Snaketyxx Where the Hell has Pat been. What the Hell did he think brought on the Hurricanes. Everyday the Muslims get on their knees 5 times a day and Pray to their God to bring Destruction on the Infidels, Occuppiers of their Holy Land. It seemed to work,Katrina,Wilma,Rosemary, Paula, even an unnamed one.
I would say the Proof is in the Hurricanes[pudding].####

Gayle in MD
11-14-2005, 08:53 AM
Pat Robertson, and Jerry Falwell, two total jerks, they ought to be dropped in the middle of the Jehadd, nude, no weapons, and nothing but their bibles to protect them...and let them see if they can pray their way out of it.

The one thing that should be included in the complex at ground zero is a United Religious Organization, where representatives from each religion of the world could gather for the purpose of dialogue, to encourage understanding and acceptance among all religions of the world. It's probably the only way we could ever hope to wipe out war, since most wars are fought over religious disagreements.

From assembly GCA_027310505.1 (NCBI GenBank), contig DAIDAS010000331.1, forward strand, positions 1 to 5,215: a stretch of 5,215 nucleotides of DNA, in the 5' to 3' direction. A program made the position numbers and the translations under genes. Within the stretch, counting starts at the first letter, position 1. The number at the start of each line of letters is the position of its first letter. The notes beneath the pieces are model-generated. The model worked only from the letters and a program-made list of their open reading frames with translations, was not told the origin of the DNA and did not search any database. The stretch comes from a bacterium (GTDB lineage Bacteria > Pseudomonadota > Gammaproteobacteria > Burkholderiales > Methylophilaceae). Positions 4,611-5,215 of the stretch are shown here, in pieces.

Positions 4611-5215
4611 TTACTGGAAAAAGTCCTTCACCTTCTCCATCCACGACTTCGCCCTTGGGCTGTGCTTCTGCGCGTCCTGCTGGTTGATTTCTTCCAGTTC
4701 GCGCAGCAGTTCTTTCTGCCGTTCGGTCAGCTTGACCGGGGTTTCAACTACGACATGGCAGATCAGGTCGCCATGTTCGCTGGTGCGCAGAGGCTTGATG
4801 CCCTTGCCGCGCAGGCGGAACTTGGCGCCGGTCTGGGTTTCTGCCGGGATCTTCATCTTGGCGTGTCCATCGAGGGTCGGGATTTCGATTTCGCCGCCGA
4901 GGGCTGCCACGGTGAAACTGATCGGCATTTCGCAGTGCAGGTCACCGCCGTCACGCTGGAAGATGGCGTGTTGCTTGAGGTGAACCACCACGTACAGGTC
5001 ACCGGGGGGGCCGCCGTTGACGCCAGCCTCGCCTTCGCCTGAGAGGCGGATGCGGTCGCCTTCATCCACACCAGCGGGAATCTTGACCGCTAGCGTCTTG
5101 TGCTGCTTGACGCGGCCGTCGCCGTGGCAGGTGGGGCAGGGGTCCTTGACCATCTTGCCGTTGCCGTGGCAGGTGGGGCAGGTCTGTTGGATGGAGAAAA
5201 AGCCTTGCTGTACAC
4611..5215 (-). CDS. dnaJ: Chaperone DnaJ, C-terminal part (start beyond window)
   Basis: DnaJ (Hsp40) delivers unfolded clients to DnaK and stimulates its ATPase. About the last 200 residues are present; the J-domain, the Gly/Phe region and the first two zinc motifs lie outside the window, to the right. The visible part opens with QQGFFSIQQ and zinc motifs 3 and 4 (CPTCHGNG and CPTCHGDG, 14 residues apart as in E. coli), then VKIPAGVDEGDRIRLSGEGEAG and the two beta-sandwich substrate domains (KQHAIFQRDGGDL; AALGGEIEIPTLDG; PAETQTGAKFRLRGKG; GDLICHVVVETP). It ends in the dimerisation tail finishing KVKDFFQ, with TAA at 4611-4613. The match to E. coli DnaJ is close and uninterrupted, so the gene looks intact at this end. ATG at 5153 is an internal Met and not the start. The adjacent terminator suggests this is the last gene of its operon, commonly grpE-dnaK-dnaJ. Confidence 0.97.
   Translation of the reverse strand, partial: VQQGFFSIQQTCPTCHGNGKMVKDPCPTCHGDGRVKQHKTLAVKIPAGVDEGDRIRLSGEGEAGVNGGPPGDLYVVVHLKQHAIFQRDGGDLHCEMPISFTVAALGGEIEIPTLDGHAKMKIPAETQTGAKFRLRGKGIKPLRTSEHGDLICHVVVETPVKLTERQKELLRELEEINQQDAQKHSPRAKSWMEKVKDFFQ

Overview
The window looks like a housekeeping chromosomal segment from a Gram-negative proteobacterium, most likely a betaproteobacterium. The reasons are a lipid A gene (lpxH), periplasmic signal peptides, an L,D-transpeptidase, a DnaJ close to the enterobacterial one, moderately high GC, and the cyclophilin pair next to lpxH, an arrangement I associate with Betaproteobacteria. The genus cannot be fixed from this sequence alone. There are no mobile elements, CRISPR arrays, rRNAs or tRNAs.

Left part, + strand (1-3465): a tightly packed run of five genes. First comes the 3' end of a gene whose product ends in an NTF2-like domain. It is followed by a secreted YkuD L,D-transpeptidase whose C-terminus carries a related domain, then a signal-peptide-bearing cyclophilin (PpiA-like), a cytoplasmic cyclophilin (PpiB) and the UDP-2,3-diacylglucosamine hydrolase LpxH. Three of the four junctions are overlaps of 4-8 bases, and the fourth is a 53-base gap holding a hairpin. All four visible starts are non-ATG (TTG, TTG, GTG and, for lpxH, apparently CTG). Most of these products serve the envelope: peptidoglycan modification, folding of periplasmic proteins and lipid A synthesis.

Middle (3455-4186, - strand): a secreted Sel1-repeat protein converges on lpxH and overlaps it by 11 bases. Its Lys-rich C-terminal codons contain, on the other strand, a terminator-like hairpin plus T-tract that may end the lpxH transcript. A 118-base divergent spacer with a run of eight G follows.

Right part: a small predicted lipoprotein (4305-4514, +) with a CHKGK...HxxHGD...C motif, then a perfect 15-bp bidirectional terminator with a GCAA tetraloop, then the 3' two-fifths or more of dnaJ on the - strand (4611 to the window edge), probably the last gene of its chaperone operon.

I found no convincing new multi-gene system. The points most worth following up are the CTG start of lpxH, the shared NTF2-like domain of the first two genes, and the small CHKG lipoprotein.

Gayle in Md., Organized religion, generally gives me a pain in the neck, especially the evangelistic jerks....

11-15-2005, 06:42 AM
Gayle Evangelists give me a pain in the neck too. Especially those who profit from it to the tune of 500,000,000.####

11-15-2005, 10:16 AM